Peter Nicholas Tarling
1 February 1931
|Died||13 May 2017 (aged 86)|
Auckland, New Zealand
|Alma mater||University of Cambridge|
|Thesis||British Policy towards the Dutch and Native Princes in the Malay Archipelago, 1824-1871 (1956)|
|Doctoral advisor||Victor Purcell|
|Institutions||Royal Historical Society|
University of Queensland
University of Auckland
|Notable works||The Cambridge History of Southeast Asia (1992)|
Peter Nicholas Tarling (1 February 1931 - 13 May 2017) was a historian, academic, and author. He specialised in Southeast Asian history, and wrote on 18th- and 19th-century Malaysia, North Borneo, Philippines, and Laos, especially regarding foreign involvement in those countries.
Nicholas Tarling was born on 1 February 1931 in Iver, Buckinghamshire, England, and obtained his secondary education at St. Albans School. As an undergraduate at Christ's College, Cambridge, he was supervised by, among others, Sir John H. Plumb. He also earned his PhD at Cambridge, supervised by Dr Victor Purcell.
In 1957 he took up a teaching post at the University of Queensland in Gordon Greenwood's Department of History and Political Science. There, he taught courses in both European and Asian history. During those years he visited Southeast Asia and the US, and published three books: a revised version of his thesis; Anglo-Dutch Relations in the Malay World; Piracy and Politics in the Malay World.
In 1965 Tarling was appointed associate professor at the University of Auckland in New Zealand, and in 1968 he became a full professor, still as a European and Asian history teacher. He also held posts as Dean of the Faculty of Arts, Chairman of the Deans Committee, and Deputy Vice-Chancellor. He also served on a number of inter-university and government committees.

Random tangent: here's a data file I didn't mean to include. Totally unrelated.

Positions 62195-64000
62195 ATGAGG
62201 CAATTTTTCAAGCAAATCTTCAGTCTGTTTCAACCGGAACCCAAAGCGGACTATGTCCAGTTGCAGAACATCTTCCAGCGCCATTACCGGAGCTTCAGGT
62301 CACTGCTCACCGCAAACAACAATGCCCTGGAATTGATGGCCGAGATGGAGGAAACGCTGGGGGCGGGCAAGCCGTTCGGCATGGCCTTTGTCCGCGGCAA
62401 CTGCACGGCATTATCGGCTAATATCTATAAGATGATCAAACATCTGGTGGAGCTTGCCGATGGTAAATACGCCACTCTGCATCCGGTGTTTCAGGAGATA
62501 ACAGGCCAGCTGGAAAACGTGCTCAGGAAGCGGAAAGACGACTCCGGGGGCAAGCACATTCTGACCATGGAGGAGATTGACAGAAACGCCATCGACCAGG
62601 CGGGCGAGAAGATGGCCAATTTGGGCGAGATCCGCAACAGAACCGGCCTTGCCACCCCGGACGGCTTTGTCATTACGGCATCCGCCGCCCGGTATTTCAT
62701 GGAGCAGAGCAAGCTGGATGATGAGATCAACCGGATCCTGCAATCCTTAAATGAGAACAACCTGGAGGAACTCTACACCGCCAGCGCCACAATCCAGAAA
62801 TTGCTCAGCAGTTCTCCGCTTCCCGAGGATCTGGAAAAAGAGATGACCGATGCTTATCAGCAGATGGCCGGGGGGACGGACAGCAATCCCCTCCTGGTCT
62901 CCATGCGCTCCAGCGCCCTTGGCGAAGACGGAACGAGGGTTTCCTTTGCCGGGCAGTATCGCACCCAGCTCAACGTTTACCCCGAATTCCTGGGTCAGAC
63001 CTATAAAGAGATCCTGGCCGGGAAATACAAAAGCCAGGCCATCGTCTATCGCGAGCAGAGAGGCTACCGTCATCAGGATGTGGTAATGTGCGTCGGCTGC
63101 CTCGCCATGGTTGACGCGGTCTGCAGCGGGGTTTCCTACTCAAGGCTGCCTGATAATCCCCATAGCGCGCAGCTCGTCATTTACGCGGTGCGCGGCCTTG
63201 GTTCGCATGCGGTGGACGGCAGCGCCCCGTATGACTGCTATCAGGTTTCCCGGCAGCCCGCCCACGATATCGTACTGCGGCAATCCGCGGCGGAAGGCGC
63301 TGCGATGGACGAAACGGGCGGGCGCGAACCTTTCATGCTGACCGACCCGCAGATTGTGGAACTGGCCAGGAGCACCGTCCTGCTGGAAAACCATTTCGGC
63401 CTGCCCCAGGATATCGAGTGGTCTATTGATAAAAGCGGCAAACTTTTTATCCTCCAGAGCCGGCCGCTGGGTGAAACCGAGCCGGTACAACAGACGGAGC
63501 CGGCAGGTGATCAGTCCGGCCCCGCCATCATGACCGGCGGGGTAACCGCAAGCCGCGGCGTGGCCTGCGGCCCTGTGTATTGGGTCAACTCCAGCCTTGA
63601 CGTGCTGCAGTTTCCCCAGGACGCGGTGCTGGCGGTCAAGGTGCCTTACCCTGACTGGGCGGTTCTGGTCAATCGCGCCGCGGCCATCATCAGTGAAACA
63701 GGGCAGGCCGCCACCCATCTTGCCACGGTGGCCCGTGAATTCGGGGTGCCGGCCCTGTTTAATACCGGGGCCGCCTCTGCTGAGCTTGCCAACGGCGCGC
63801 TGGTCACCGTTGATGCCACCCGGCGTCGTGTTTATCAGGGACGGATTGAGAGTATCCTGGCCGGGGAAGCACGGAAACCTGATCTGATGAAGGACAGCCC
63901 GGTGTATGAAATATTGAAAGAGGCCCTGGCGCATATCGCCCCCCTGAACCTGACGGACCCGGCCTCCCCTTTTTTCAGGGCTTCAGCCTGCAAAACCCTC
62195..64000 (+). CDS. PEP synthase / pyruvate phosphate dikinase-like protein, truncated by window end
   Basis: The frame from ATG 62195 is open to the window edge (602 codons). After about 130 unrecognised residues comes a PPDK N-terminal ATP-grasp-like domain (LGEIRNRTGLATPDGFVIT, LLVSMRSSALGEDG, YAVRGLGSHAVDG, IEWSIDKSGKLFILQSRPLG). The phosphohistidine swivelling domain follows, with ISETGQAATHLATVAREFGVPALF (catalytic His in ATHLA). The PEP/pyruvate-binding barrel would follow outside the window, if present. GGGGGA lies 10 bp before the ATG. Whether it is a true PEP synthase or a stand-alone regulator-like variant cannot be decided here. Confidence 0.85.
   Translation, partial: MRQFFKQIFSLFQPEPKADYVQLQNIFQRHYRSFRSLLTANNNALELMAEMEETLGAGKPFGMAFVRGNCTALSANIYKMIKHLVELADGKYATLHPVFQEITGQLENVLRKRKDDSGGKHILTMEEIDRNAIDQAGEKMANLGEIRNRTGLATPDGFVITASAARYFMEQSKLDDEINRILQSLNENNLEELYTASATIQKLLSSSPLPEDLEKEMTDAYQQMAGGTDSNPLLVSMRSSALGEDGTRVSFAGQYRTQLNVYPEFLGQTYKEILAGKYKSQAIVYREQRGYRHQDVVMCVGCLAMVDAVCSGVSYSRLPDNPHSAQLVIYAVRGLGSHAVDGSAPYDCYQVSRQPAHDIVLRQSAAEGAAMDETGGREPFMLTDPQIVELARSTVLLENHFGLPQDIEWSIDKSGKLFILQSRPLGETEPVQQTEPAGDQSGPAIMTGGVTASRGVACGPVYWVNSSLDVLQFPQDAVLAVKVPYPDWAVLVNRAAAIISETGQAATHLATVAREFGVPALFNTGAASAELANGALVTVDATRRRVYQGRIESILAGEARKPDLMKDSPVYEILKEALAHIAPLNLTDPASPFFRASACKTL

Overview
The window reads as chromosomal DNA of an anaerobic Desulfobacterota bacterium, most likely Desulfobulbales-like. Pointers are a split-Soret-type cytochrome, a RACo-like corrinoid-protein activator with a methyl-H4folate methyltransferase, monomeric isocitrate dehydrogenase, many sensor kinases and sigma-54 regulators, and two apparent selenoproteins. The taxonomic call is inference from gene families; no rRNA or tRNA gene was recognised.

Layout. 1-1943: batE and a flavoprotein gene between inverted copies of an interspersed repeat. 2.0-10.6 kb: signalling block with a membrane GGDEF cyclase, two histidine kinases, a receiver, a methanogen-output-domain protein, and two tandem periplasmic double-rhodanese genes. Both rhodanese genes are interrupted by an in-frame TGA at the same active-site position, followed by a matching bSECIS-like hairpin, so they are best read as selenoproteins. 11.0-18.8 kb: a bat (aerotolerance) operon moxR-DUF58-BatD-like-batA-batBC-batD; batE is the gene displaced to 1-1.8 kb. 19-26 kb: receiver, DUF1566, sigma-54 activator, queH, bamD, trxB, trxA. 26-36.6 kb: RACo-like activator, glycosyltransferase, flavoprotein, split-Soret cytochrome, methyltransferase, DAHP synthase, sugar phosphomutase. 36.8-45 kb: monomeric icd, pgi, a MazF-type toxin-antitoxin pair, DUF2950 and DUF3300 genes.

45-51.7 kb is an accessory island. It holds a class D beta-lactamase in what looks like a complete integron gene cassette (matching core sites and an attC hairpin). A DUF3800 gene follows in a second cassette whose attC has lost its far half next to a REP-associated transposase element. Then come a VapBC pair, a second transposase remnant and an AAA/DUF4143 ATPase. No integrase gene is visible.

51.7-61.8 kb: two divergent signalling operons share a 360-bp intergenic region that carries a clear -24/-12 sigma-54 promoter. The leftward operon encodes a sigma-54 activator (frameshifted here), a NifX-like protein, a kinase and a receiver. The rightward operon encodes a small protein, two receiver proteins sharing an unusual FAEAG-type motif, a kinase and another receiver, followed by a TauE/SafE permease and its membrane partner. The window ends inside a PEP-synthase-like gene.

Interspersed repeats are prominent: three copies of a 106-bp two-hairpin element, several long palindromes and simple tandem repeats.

He was the founder and president of the New Zealand Asian Studies Society (NZASIA) and also had two terms as President of the Association of University Teachers of New Zealand. His interest in the arts led to his appointment to Queen Elizabeth II Arts Council, to the chairmanship of the Symphonia of Auckland, and to a directorship of Opera New Zealand. He was a busy amateur actor and served for many years as University Orator.
He retired in 1996. He was a Fellow of the New Zealand Asia Institute and served for a while as director of the institute and later of the International Office. He was also a visiting Professor at University of Brunei Darussalam and honorary professor at University of Hull.
He was awarded the Cambridge Litt.D. in 1974 and given an honorary Litt.D. by the University of Auckland in 1996. In the 1996 Queen's Birthday Honours, Tarling was appointed a Member of the New Zealand Order of Merit for services to historical research and the arts.
Tarling published some 45 books and edited fifteen. Those in Asian history include Britain, the Brookes and Brunei (1971), Sulu and Sabah (1978),The Burthen, The Risk and the Glory (1982), and The Fourth Anglo-Burman War (1987).
He also edited The Cambridge History of Southeast Asia. In retirement he has completed a trilogy on British policy in Southeast Asia during the Pacific War, the Cold War and the Korean War, and also published a book on the Japanese interregnum, A Sudden Rampage. A second trilogy, on imperialism, nationalism and regionalism in Southeast Asia, is almost complete. He also published books on university policy, including one on overseas students, and on opera.